The rear-naked choke is the most reliable submission in both Brazilian Jiu-Jitsu and Mixed Martial Arts, this is because it is applied from the most dominant position in either sport — the back mount. It takes less than 10-seconds to strangle an opponent unconscious, leaving no time to work on an escape, nor can a competitor tough it out like a joint lock.
The Rear-Naked Choke is the #1 Submission in MMA
ADCC 2017, 2019 and the UFC from Jan 1st to December 31st, 2020
The numbers on the previous two events of the premier no-gi Brazilian Jiu-Jitsu no-gi competition, ADCC, as well as the last year of the UFC, backs up the notion that the rear-naked choke being the most reliable submission.
Maia vs Masvidal
On May 13, 2017, at UFC 211, top welterweight contenders Jorge Masvidal and Demian Maia squared off in an age-old striker vs. grappler matchup. Maia was on a six-fight win streak over high-level competition and on the run of his career. In three of Maia’s six consecutive wins, three came via a rear-naked choke, earning him the nickname “the human backpack” from UFC fans.
Masvidal was also coming into this fight red hot, winning his last three consecutively and finishing his last two by TKO. This included a stand-out performance vs. Donald “Cowboy” Cerrone in his hometown of Denver, Colorado, no less.
Masvidal’s defensive tactics
Within a minute of the first round, Maia found a way to Masvidal’s back. His first line of these great defences was to keep his hands on top of Maia’s. This allowed Masvidal to be managing the hand-fight, instead of being the one whose hands are being controlled which would subsequently lead to the rear-naked choke.
The other main defensive action of Jorge Masvidal was to not get too fixated on Maia’s strangle arm. Maia will often bring his arm around the chest and grab the shoulder threatening chokes. In response, fighters will use both of their limbs to deal with the apparent danger. This is a trap, as using a two-on-one grip will not prevent Maia’s arm from getting tighter around an opponent’s neck and allows the Jiu-Jitsu legend to make hand and arm connections, almost guaranteeing the rear-naked choke.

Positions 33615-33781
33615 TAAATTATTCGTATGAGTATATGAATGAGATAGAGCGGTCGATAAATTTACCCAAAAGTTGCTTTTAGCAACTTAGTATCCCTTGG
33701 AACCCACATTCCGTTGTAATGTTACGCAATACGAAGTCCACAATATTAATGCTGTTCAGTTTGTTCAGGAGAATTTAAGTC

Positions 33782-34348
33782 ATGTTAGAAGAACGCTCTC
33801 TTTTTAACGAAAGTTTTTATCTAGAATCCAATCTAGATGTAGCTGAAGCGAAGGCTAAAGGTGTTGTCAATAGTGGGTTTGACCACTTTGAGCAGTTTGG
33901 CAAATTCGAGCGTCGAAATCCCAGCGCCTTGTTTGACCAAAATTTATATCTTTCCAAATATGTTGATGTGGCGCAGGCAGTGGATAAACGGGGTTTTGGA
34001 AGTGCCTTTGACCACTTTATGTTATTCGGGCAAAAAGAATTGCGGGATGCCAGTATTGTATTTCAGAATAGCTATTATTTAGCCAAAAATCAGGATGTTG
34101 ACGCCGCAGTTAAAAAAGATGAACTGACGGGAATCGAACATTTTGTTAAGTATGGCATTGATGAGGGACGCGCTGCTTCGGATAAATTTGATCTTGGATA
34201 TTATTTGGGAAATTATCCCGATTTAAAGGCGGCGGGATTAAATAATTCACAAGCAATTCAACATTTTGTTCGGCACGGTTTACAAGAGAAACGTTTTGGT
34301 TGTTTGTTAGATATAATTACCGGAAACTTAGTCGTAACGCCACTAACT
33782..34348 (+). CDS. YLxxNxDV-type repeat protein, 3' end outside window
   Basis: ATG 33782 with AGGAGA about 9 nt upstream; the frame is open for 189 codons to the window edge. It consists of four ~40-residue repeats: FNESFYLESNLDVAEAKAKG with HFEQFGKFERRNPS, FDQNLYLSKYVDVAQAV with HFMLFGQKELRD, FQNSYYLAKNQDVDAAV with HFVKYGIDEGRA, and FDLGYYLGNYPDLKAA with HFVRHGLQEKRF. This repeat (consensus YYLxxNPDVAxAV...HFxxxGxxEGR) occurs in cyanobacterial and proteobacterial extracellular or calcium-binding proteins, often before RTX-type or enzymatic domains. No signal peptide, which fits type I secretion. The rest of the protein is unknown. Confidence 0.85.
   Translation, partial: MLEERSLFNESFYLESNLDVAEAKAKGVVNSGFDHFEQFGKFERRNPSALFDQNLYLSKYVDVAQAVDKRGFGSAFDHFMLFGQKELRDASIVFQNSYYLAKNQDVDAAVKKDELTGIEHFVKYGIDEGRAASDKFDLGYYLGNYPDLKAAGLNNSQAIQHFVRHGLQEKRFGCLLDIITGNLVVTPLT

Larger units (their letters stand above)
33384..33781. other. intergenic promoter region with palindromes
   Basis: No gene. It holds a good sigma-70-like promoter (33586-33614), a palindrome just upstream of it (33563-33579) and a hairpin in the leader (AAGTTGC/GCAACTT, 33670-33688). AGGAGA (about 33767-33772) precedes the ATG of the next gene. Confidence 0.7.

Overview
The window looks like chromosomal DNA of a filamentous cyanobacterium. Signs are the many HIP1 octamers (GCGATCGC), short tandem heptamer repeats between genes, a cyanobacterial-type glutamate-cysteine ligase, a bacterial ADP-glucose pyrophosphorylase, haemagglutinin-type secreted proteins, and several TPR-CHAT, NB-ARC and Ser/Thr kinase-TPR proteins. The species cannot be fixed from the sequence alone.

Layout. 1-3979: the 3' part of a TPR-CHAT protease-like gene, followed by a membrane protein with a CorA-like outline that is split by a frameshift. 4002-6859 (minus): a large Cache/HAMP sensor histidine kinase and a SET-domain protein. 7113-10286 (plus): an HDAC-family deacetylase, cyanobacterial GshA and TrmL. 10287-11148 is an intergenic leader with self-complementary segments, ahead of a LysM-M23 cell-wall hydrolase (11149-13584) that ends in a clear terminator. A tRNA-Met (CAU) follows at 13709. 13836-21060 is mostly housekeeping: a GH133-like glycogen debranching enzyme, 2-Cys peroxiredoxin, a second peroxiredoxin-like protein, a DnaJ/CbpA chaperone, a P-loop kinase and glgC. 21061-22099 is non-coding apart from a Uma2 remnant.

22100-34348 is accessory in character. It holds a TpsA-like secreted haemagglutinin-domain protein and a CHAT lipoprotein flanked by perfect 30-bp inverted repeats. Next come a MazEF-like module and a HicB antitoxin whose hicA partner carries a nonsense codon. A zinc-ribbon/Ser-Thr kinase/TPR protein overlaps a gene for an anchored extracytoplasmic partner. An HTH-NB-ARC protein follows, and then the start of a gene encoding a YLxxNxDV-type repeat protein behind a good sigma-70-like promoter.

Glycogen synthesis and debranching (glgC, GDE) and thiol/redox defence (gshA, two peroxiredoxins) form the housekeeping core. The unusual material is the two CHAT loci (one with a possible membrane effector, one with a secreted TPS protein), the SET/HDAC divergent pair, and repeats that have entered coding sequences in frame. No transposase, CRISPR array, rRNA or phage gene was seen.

Many fighters, including Carlos Condit, Neil Magny, and Lyman Good all fell into the same trap.
John Danaher’s straight jacket system
For as dominant as the back mount is and all the advantages it brings, there is one drawback – a numerical disadvantage. The defender has three tools to protect himself with – both arms, and a chin to tuck while an attacker only has two offensive arms to attack with. That is until legendary Brazilian Jiu-Jitsu coach John Danaher developed his famous straight jacket system.
Broadly speaking, the straight jacket system was developed to overcome this numerical disadvantage by trapping one arm of the opponent inside a body triangle or behind his own back by the attacker’s leg. The other hand of the opponent is then trapped with a “control hand.” As a result, the defender will have just one defensive tool, the weakest – the chin to tuck. A tucked chin will never be able to fend off strangulation attempts, and the attacker will always achieve the breakthrough.
Gordon Ryan, who is John Danaher’s stand-out student won gold medals in both his 99KG and the open weight absolute division at the 2019 ADCC event. In eight matches, Gordon managed six submissions, five being rear-naked chokes. Gordon is now the most successful back attacker in the history of the sport. It isn’t a coincidence that the best back attacker we’ve ever seen uses the straight jacket system and it only has to be a matter of time before this carries over into MMA.